Another way to gauge the plant’s development (without popping it out of its container) is to examine the top half of the plant and hope that the bottom half is also that far along. This means taking stock of how many “true” leaves the tomato seedling has.

Most tomato seedlings are grown in cell-pack trays until each plant has grown its pair of cotyledon “baby” leaves and then grown its first pair of “true” leaves. This usually takes about a month. At this point, the roots need more room to grow and the seedlings in the tray tend to start blocking each other’s light. Each healthy tomato seedling is up-potted into a 3″- 4″ pot to give it a bit more space. Some tomato plants are even up-potted a second time into a 1 or 2-gallon plant pot (like the Sungold tomato seedlings pictured earlier).

The point of all this up-potting is to give the tomato plant soil space to develop strong, healthy roots. This strong foundation will help the plant survive and thrive in the garden following transplanting.

San marzano tomato seedling
This tomato seedling has grown lots of lovely “true” leaves and is well-established in its planter pot.

Seedling height of 10″-12″ tall

How big should seedlings be before transplanting? Seedlings are generally about 10″-12″ tall when transplanted outdoors. Shorter plants can certainly be transplanted as long as the other conditions are met, but the plants do seem to be approaching a foot tall by the time it’s warm enough to plant them outdoors in many areas.

Why are tomato seedlings generally 10″-12″ tall at transplanting? Because most tomato seedlings tend to be sold or grown in 3″-4″ wide pots…and once the seedling’s height is 3x larger than the pot’s width…the seedling has pretty much outgrown the pot.

While the height of the seedling maybe 10″-12″ above the soil line in the pot, the seedling won’t be that tall after transplanting. Most gardeners plant tomatoes deeper during the outdoor transplanting process. Ever notice those tiny little hairs on the stem? They will turn into more roots! This is a good thing.

Pineapple tomato seedling plant in green planter pot on wooden deck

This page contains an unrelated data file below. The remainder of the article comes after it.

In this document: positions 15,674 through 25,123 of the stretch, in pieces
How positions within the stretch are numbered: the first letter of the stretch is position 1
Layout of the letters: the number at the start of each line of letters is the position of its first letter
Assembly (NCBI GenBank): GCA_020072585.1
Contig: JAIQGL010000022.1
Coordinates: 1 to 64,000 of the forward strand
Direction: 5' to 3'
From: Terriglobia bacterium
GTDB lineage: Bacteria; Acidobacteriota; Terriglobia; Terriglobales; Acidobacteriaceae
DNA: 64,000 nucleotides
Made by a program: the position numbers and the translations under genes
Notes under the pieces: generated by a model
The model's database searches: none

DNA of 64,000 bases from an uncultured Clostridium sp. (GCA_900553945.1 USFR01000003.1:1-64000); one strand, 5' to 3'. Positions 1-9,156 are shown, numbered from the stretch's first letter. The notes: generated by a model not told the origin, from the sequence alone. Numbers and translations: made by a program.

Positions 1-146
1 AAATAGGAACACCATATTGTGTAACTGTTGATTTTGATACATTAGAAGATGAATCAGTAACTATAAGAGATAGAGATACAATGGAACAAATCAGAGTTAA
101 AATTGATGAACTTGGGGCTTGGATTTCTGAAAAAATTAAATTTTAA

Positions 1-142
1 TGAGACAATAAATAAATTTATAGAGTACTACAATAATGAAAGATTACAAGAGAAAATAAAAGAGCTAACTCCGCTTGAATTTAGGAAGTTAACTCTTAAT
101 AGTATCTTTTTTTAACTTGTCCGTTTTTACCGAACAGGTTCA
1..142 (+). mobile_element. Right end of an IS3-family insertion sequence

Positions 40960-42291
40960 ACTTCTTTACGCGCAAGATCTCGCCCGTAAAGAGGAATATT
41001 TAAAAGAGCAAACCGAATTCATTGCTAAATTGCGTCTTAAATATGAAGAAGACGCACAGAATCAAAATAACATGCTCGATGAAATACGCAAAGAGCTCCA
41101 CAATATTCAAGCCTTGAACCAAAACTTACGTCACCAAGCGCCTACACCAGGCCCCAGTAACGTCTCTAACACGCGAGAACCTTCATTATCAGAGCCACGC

This “Pineapple” tomato seedling plant has just reached 12″ high. At this height, it now needs to be transplanted either outdoors if temperatures permit, or up-potted into a larger plant pot. This particular seedling will be buried at least 4″ deeper during transplanting.

So, a tomato plant that was 10″-12″ above the soil line in the seedling pot may only be 5″-8″ above the soil line in the garden. Some gardeners plant tomato seedlings up to the first set of real leaves (the cotyledon “baby” leaves get buried). Some gardeners even remove the first set or two of true leaves and really bury quite a lot of the plant. But that’s not what this article is about!

Do consider how deep you’ll want to bury the plant though before deciding when to transplant it. If the lower leaves look sickly, you may wish to bury the plant past that point to encourage root growth since the leaves at that level aren’t doing much. Just try and consider where the outdoor soil line will be on the plant before you get outside and realize it would have been nice to have given it a couple more weeks indoors to beef up.

Read More: My Guide to Growing Tomatoes

Transplanting Seedlings for Specific Varieties

Each tomato variety has slight differences in how to transplant seedlings and their timelines. It is important to make notes of these differences as it will change the process of transplanting and taking care of the seedling or plant.

Mary Jane Duford
Mary Jane Duford

Mary Jane Duford is a quintessential Canadian gardener. An engineer by trade, she tends to an ever-expanding collection of plants. In her world, laughter blooms as freely as her flowers, and every plant is raised with a dash of Canadian grit.

Mary Jane is a certified Master Gardener and also holds a Permaculture Design Certificate. She's also a proud mom of three, teaching her little sprouts the crucial difference between a garden friend and foe.

When she's not playing in the dirt, Mary Jane revels in her love for Taylor Swift, Gilmore Girls, ice hockey, and the surprisingly soothing sounds of bluegrass covers of classic hip-hop songs. She invites you to join her garden party, a place where you can share in the joy of growing and where every day is a new opportunity to find the perfect spot for yet another plant.